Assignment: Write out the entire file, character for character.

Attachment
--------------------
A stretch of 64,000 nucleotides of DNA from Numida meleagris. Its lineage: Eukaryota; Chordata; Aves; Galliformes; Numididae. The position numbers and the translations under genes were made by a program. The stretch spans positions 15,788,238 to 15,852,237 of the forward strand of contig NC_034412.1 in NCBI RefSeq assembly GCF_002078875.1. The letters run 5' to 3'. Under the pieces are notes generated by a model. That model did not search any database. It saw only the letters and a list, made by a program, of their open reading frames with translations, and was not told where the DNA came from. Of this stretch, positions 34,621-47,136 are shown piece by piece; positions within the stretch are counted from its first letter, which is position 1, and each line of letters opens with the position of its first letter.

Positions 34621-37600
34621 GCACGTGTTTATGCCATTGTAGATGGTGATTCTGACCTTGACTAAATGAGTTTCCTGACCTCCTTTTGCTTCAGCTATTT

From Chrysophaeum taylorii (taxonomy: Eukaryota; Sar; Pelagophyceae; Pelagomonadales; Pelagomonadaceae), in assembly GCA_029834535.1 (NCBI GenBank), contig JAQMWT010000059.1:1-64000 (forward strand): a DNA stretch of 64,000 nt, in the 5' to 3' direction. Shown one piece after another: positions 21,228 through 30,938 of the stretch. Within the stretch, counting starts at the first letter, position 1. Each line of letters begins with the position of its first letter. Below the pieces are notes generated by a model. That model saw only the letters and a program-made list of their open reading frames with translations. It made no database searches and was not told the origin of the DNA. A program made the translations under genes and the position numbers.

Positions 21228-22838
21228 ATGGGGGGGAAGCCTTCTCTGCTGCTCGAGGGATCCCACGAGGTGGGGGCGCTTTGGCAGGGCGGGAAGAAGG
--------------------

A stretch of 64,000 nucleotides of DNA from Numida meleagris. Its lineage: Eukaryota; Chordata; Aves; Galliformes; Numididae. The position numbers and the translations under genes were made by a program. The stretch spans positions 15,788,238 to 15,852,237 of the forward strand of contig NC_034412.1 in NCBI RefSeq assembly GCF_002078875.1. The letters run 5' to 3'. Under the pieces are notes generated by a model. That model did not search any database. It saw only the letters and a list, made by a program, of their open reading frames with translations, and was not told where the DNA came from. Of this stretch, positions 34,621-47,136 are shown piece by piece; positions within the stretch are counted from its first letter, which is position 1, and each line of letters opens with the position of its first letter.

Positions 34621-37600
34621 GCACGTGTTTATGCCATTGTAGATGGTGATTCTGACCTTGACTAAATGAGTTTCCTGACCTCCTTTTGCTTCAGCTATTT

From Chrysophaeum taylorii (taxonomy: Eukaryota; Sar; Pelagophyceae; Pelagomonadales; Pelagomonadaceae), in assembly GCA_029834535.1 (NCBI GenBank), contig JAQMWT010000059.1:1-64000 (forward strand): a DNA stretch of 64,000 nt, in the 5' to 3' direction. Shown one piece after another: positions 21,228 through 30,938 of the stretch. Within the stretch, counting starts at the first letter, position 1. Each line of letters begins with the position of its first letter. Below the pieces are notes generated by a model. That model saw only the letters and a program-made list of their open reading frames with translations. It made no database searches and was not told the origin of the DNA. A program made the translations under genes and the position numbers.

Positions 21228-22838
21228 ATGGGGGGGAAGCCTTCTCTGCTGCTCGAGGGATCCCACGAGGTGGGGGCGCTTTGGCAGGGCGGGAAGAAGG